Summery Dill Bean Spread
All right, it’s another “Not really hummus” bean spread…
I make bean spreads like this all summer – usually chickpeas, sometimes white beans, occasionally other kinds… I’ve written about them with spinach, and scapes, and eggplant (don’t seem to have written that one up!) I don’t even know why I don’t generally make them in winter – I think the summer vegetables inspire me. (I need to find some winter versions – maybe the traditional one? The peanut version? Because it’s good to have on hand!) I make them pretty firm, because I’m really looking for a spread, not a dip – something to put on bread or crackers, or even use in a sandwich, if you want! I’ve never been a big sandwich fan, personally, so I don’t tend to write about them, but it’s nice to have another meatless – usually vegan – option.
At Greenmarket I got a nice big bunch of dill – my first fresh herbs of the season. I used some in Potato Salad, instead of the parsley, but had plenty left. Well – I had cooked chickpeas, and wanted a spread… I thought a dill bean spread would be lovely!
I made a small batch, here, based on a single can of chickpeas so that you can make it if you haven’t any cooked, and I made it in my mini processor. You can easily double it – or even more – if you want more on hand. It lasts several days in the refrigerator.
First, take the washed and dried dill, and break the leafy fronds away from the larger stems. The stems can get stringy, and you don’t want that, but you don’t need to worry about the small ones, just the large main stems. Then chop the dill roughly, and pack it into a measuring cup – for this batch I used a quarter of a cup.
Place the dill in your food processor, and pulse until it is minced. You may need to open it and stir down a few times.
Then drain and rinse the chickpeas. The cooking liquid from chickpeas, called aquafaba, has this fascinating viscosity that lets it substitute for egg whites in some recipes – but it just makes spreads like this soggy and slimy. Rinse it all off. If you cook the chickpeas yourself, the easiest way, actually, is to drain them completely while still hot – the liquid thickens as it chills.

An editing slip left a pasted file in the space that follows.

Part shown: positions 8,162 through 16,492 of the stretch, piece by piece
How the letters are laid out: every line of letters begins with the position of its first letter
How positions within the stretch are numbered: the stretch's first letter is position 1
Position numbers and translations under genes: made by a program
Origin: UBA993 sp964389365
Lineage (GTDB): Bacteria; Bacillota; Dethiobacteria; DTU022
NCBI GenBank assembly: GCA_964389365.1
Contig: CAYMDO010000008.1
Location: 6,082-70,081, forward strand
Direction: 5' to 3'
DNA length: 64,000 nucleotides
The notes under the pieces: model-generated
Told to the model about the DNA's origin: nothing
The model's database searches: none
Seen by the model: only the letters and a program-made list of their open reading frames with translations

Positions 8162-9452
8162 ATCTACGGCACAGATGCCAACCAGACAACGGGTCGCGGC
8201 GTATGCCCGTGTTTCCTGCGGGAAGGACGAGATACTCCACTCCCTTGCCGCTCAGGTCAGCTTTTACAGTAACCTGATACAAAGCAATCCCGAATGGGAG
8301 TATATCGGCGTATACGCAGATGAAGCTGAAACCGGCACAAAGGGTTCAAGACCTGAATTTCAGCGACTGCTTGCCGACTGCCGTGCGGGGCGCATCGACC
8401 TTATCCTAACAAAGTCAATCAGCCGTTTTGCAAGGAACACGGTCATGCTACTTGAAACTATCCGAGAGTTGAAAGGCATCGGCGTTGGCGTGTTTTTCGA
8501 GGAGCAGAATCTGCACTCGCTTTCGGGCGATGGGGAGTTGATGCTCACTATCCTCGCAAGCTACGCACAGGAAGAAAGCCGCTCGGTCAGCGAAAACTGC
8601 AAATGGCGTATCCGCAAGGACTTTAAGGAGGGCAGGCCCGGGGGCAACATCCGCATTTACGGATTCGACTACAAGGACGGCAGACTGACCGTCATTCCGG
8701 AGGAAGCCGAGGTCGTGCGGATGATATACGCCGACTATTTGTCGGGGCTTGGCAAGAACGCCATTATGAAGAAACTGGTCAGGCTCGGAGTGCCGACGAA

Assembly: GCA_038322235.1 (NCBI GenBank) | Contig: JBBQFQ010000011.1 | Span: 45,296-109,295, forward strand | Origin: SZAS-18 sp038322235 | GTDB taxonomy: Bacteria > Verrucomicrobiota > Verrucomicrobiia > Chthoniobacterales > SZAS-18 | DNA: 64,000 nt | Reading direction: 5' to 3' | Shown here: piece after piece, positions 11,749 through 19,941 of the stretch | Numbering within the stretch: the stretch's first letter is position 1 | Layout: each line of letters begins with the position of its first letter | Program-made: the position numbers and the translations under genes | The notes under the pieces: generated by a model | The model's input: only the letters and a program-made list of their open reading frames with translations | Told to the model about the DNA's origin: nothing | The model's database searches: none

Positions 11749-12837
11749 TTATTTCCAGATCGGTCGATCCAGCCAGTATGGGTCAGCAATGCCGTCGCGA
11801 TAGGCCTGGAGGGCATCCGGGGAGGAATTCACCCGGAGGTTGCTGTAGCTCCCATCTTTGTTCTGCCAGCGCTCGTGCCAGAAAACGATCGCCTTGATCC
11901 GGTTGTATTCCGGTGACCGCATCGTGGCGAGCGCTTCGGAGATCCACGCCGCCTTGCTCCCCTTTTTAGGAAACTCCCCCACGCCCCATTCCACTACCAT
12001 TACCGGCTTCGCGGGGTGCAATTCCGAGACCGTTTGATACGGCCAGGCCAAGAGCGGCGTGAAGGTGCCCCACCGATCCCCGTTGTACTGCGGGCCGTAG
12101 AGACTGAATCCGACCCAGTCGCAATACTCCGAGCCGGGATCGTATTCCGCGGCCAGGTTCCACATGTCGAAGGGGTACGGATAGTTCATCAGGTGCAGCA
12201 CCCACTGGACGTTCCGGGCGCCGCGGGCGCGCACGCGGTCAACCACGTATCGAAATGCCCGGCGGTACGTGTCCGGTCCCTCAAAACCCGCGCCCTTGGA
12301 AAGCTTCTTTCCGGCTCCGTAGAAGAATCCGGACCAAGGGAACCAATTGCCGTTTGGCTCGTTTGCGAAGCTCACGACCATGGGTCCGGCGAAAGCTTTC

Add the rinsed chickpeas to the food processor, and process. Here you will definitely need to start and stop, and stir down – you get a smooth paste at the bottom, and the rest, still chunky, rises against the walls of the bowl. I find a silicone spatula works best for stirring down.
Now you do need to add something else for the texture. Often this is some sort of oil, or a paste like tahini (sesame paste) but I decided to go in a different direction, here. Dill is frequently used with cultured dairy products – sour cream or yogurt – and combines beautifully with their tangy flavor. A little sour cream would be luxurious, and I may try that sometime for a party food! Here, though, I used Greek yogurt – tangy and thick, with enough moisture to smooth out the chickpeas, but not to make them sloppy. I used two tablespoons. Since different yogurts vary in moisture, and you may want a moister texture, I suggest starting with one tablespoon, pulsing and stirring down, and adding until you reach the texture you like, remembering that it may become a bit more firm as it chills and sets.
Once it is as smooth as you want (I do like to leave some texture) put it in a covered bowl and refrigerate to let it set and the flavors meld. Then – serve it with crackers or bread to round out a meal of salad or soup. I can’t wait to serve it on thick slices of cucumber! Wouldn’t that be a lovely appetizer? With perhaps a thin carrot curl, if you really want to be elegant?
Oh – note – I did not add any salt, as I often use salty crackers. And if you use canned beans, they are probably already salted enough. If neither of those is your situation, you might want to add a pinch of salt with the chickpeas.
And – if you don’t have a processor? Obviously spreads like this have been made for centuries by people without electric kitchen appliances… The easiest thing to do is cook your own chickpeas, and drain and mash them while still warm. They are quite soft at that point, and a potato masher will do a good job – it’s harder, once they chill (when that firm texture is precisely one of the features, in most recipes!) Then cool them to at least room temperature before adding the dill, so it won’t wilt. And of course, mince the dill finely by hand, rather than chopping coarsely and counting on the machine. This mixture is too stiff for a blender, though if you felt you had to use one, you could make it a dip, with a lot more yogurt, and add it in with the chickpeas.
And however you make it, enjoy it!
A dill bean spread - not really hummus, though used in many of the same ways - to serve on crackers alongside a salad or soup, or as an appetizer.
10 minPrep Time
10 minTotal Time
5 based on 5 review(s)
- 1/4 c roughly chopped fresh dill(large stems removed)
- 1 1/2 c rinsed and drained cooked chickpeas
- pinch salt, opt.
- 1 - 3 T Greek yogurt, as needed
- Remove large stems from dill, and chop coarsely. Measure out 1/4 cup.
- Put dill in food processor, process until minced.
- Add rinsed and drained chickpeas (and salt, if using.) Pulse and stir down a few times.
- Add yogurt, one tablespoon at a time, pulsing and stirring down in between, until you have the texture you want.
- Refrigerate a few hours or longer to allow to set and the flavors to meld.
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